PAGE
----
My first talk on evolutionary computation, which I gave during the opening session of the Third Annual Conference on Evolutionary Programming (1994), was a hit. Hans-Paul Schwefel, one of the inventors of the evolution strategy, joined me for lunch that day. Prior to the conference banquet, I was buttonholed by a guy whose name I did not recognize from the EC literature. He was obviously very bright, and he complimented me on my work. Furthermore, he seemed to know a lot about directed evolution. I kept stealing glances at his name tag, wondering, "Who is this guy?" To be honest, if I had known how to break away politely, we’d have spoken for 5 minutes instead of 20. In the end, one of the conference organizers approached him to say, “We’re about ready to start now.” And he walked to the table at the front of the room with the “reserved” placard. After dinner, he gave the most brilliant talk I’ve ever heard. His name was Gerry Joyce. Many of you know of the sensational result, “Self-Sustained Replication of an RNA Enzyme,” that he and his student Tracey Lincoln published last year (see PZ Myers' explanation). The conference got even better for me on the last day, when David Fogel, last year’s president of the IEEE Computational Intelligence Society, asked me to serve as co-chair, with Thomas B├Ąck and Pete Angeline, of the technical program for the following year’s meeting. (Unfortunately, I had to resign that position due to illness.)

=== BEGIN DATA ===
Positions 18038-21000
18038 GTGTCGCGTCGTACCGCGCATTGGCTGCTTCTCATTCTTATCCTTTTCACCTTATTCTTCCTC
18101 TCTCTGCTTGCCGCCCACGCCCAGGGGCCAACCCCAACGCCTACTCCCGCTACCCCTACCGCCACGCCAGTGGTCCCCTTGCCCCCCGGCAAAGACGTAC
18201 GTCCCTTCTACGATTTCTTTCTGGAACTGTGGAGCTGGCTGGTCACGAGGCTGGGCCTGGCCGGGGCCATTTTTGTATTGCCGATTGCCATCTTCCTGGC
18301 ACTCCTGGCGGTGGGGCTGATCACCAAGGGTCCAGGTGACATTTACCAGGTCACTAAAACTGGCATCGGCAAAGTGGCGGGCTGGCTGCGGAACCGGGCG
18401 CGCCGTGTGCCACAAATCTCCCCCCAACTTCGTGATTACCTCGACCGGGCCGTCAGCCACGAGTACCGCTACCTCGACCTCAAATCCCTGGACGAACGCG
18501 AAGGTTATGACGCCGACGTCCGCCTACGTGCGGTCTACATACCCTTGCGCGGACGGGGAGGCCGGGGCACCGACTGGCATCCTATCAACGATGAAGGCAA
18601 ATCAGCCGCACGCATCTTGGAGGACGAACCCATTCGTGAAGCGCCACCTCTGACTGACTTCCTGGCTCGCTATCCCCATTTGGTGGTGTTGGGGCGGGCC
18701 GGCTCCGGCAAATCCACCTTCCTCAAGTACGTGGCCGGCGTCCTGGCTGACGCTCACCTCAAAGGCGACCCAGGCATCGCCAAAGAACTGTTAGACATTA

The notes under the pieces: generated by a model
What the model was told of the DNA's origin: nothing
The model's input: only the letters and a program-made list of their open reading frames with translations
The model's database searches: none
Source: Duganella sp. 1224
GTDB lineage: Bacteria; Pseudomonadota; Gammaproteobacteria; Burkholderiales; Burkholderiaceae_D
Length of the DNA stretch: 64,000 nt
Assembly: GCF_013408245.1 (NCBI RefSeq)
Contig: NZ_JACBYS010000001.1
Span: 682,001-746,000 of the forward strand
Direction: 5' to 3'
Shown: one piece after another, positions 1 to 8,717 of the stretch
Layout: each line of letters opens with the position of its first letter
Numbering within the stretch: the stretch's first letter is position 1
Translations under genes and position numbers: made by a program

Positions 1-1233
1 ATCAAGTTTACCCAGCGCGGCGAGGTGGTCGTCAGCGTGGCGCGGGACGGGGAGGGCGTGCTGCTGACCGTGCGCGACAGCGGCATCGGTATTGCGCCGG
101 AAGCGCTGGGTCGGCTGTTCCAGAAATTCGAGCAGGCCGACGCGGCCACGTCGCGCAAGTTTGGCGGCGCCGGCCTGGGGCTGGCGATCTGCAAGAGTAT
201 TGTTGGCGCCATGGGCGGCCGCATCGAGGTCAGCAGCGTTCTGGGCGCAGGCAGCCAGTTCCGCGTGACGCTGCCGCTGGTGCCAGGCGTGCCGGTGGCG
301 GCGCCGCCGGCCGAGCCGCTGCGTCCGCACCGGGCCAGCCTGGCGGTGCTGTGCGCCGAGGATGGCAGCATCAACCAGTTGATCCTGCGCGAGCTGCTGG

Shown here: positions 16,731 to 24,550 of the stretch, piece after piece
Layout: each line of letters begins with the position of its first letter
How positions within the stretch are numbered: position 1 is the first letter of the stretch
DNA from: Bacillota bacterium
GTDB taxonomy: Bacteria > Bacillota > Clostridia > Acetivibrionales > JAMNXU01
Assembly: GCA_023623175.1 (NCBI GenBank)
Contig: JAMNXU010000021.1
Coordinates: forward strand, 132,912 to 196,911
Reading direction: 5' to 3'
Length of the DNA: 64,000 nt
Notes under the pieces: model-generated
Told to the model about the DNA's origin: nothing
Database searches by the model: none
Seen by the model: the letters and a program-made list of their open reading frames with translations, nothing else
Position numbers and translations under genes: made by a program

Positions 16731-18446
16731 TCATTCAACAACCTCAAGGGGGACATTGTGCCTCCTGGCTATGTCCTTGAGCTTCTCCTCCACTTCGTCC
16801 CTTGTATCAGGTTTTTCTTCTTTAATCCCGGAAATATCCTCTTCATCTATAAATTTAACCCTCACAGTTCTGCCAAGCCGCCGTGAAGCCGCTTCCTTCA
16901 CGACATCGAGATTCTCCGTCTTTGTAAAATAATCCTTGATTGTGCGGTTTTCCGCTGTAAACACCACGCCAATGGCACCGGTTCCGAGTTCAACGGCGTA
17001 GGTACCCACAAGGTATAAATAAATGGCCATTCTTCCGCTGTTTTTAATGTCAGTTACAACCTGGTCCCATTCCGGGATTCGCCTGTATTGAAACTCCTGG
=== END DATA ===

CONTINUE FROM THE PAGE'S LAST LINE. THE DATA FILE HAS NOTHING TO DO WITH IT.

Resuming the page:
The “disbelief discourse” I recently gave to the Oklahoma Atheists was a miss, no matter that I put a huge amount of time into preparing it. Driving to the venue, I took two wrong turns. I arrived at precisely the time I was supposed to begin, with my anxiety sky-high. It turned out that the guy with the projector and screen showed up just when I did, but that didn't make me feel any better. Then it turned out that my Apple laptop would not connect to the projector. So I converted my presentation to PDF and, with two tries, got it onto a thumb drive. I plugged the thumb drive into a backup laptop that was perched on a chair, rather than the podium where I was supposed to stand (and where there was a microphone, as well as a voice recorder for the planned podcast). At that point, I was totally discombobulated. I needed to stand in front of the podium to deal with the laptop. The screen, to which I wanted to point, was well behind me, and I caught myself talking over my shoulder several times. The microphone stand was directly behind my foot, and I bumped into it several times. Worst of all, I occasionally dared to look into the faces in front of me, and saw clearly that things were not going well. “Must press on” was all that I could think. The bright side of the experience was the Q&A. There were some good questions, and I had a lot of fun answering them. I hope that some of you who were there will believe that I’m usually the guy you saw in the end. It was an embarrassing experience for me.

So how could this have killed me? Well, the following day, I felt some pain behind my right knee. I thought I had sat wrong while finishing my slides. Indeed I had, but there was more to the story than that. Several days later, I was admitted to the hospital with extensive clotting in my leg, and with three pulmonary emboli. At present, it appears that an autoimmune response is making my blood sticky (i.e., antibodies are attaching to hemoglobin cells).

Perhaps you can understand now why I started by reminiscing about a time when everything went well.